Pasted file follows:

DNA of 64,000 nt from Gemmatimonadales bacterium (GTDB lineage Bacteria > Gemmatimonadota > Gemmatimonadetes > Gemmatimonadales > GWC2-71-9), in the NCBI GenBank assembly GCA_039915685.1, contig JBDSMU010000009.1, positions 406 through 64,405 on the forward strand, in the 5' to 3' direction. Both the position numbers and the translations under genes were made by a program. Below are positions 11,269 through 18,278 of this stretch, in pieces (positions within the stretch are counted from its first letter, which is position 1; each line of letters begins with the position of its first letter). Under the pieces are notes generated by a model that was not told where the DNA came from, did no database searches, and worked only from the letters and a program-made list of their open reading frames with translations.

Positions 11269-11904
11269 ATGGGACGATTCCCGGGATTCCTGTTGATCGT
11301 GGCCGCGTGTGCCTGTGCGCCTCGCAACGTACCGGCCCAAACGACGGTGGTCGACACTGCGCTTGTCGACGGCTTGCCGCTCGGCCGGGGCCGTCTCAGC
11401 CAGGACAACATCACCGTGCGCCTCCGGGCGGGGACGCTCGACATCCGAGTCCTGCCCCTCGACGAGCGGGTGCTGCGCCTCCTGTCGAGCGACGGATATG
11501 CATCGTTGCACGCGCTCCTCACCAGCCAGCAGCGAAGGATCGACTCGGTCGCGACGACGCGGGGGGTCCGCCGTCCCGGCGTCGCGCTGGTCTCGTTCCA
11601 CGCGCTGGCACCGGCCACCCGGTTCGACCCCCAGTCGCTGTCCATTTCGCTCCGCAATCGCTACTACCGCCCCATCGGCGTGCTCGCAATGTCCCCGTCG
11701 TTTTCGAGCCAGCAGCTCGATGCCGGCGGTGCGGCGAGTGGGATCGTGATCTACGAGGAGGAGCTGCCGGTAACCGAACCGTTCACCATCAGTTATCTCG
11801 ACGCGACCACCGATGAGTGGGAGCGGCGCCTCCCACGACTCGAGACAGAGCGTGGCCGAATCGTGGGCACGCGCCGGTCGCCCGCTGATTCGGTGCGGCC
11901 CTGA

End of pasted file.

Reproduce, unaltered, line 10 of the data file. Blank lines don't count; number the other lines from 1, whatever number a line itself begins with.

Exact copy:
11901 CTGA